Ai Weiwei

Artist and activist, prominent in reconnecting art with flashpoint social and political issues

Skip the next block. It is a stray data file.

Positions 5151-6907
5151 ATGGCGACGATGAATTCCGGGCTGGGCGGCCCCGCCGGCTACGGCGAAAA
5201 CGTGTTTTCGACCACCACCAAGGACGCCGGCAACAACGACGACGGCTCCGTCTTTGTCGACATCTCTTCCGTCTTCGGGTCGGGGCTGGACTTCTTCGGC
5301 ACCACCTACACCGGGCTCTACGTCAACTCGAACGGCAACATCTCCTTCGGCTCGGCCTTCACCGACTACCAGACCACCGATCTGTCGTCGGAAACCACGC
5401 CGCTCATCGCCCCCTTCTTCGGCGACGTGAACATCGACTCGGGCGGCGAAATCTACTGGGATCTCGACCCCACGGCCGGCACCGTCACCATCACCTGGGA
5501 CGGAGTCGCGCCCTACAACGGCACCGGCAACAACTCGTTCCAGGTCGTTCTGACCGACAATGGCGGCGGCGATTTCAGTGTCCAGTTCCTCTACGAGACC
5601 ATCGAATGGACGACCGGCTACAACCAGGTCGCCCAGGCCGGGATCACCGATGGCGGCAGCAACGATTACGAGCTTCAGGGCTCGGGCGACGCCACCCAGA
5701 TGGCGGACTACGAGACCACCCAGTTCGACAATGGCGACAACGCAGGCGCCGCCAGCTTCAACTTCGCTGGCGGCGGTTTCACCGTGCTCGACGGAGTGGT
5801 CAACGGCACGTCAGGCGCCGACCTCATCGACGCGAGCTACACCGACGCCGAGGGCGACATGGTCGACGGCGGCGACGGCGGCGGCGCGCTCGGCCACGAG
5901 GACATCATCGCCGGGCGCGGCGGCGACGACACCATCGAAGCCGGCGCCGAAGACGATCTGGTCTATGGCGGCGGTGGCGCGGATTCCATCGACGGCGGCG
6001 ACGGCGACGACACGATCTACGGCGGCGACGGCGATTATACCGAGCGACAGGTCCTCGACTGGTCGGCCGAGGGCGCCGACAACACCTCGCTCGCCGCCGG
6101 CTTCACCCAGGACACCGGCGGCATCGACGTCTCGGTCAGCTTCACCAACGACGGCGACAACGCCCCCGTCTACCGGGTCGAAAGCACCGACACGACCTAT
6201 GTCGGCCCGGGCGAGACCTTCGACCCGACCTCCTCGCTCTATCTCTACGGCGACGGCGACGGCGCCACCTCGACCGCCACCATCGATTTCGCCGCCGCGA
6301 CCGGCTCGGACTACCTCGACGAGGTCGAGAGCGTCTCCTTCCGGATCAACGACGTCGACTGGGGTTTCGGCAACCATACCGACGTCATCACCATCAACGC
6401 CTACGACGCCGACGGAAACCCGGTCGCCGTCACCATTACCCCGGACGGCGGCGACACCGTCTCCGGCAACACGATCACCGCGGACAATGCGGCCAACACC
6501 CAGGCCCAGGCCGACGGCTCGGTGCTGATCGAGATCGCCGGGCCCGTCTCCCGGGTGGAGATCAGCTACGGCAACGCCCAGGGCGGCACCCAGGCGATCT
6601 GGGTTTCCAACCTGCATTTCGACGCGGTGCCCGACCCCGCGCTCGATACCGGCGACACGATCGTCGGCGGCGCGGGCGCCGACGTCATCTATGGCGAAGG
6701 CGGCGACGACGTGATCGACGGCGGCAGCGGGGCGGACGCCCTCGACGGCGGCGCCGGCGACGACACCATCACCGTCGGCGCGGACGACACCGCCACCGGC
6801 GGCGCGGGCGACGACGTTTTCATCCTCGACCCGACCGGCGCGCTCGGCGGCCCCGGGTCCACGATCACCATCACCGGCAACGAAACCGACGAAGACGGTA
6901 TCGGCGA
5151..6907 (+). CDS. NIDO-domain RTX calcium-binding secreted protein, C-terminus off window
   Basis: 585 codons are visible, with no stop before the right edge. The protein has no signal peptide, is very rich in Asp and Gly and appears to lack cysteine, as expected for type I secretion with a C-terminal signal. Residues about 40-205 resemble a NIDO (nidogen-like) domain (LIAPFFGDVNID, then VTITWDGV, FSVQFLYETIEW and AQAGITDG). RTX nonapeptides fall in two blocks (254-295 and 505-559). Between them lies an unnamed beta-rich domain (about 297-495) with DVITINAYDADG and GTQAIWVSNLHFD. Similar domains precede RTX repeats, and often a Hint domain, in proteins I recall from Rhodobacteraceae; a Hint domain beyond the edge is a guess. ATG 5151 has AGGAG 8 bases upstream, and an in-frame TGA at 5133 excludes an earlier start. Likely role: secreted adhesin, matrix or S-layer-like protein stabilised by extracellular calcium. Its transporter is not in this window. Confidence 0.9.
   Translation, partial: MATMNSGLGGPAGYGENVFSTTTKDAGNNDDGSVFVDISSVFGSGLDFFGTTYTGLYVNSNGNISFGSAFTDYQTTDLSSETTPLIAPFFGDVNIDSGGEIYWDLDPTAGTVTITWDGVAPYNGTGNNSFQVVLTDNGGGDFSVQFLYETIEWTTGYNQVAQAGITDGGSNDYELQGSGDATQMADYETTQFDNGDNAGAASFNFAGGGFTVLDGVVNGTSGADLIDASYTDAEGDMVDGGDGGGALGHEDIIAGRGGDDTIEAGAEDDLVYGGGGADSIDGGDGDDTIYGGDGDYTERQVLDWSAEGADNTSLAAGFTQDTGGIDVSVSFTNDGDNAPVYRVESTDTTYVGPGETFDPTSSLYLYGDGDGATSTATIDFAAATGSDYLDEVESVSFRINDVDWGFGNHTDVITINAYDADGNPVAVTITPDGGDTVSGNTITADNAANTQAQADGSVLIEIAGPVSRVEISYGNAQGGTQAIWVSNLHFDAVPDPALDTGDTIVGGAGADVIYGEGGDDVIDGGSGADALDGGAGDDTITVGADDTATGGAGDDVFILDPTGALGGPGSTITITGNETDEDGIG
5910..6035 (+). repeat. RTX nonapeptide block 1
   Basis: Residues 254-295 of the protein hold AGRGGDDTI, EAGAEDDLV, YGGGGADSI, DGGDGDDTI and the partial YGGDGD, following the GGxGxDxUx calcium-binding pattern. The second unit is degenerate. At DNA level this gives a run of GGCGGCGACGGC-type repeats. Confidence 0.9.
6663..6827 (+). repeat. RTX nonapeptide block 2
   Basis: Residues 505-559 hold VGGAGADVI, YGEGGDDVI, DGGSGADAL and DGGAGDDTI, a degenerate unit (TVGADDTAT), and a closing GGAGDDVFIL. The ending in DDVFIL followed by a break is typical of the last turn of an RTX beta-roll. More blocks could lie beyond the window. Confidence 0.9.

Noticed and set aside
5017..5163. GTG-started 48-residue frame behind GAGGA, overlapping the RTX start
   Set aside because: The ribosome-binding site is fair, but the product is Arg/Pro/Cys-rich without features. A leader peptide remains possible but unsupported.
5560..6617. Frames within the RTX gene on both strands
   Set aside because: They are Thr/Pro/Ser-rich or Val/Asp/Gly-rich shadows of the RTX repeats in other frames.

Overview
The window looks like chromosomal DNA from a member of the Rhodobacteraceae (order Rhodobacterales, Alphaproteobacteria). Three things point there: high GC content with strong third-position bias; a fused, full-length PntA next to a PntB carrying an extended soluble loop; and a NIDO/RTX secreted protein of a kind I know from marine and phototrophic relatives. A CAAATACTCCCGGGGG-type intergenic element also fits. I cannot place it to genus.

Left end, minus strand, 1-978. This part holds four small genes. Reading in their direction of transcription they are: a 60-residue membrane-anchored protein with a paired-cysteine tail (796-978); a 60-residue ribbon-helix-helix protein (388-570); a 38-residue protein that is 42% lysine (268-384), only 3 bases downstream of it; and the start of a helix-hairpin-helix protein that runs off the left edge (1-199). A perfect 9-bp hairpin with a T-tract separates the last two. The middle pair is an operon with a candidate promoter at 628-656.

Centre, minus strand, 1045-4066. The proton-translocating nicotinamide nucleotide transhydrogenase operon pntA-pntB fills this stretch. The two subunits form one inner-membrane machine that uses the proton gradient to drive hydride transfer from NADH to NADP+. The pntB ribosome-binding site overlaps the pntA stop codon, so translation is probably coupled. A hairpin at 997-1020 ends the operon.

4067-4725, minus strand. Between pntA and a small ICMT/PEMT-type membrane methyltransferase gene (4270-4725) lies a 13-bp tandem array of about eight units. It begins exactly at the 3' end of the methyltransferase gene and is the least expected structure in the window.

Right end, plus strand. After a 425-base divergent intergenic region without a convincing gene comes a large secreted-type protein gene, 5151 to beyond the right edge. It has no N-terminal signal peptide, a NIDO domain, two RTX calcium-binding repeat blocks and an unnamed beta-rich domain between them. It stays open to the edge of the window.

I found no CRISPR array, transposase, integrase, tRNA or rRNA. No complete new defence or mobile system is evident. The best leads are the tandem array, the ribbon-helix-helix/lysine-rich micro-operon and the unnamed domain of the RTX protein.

This summer, when Beijing authorities began razing Ai’s studio and his assistants scrambled to remove his work, he went straight on Instagram to update his half-million followers. Aware of his sizeable audience, Ai is nowadays as much sociopolitical commentator as artist – his drone-assisted documentary on the migrant crisis, Human Flow (2017), was shortlisted for Best Documentary at this year’s Oscars – though he’s not neglecting his traditional broadcasting channel, art galleries. This autumn he debuted in Los Angeles with a trio of shows at venues including one run by Hollywood’s United Talent Agency (in whose design he had a hand); this installation, titled Cao/Humanity, centred on a lawn of marble blades of grass – typically late-Ai in being a master-crafted massing of individual units. Right now he seems at a crossroads, having recently decided to leave his adopted city of Berlin for upstate New York. At a moment when many people would like to leave America, Ai is returning: maybe he’s decided it needs him.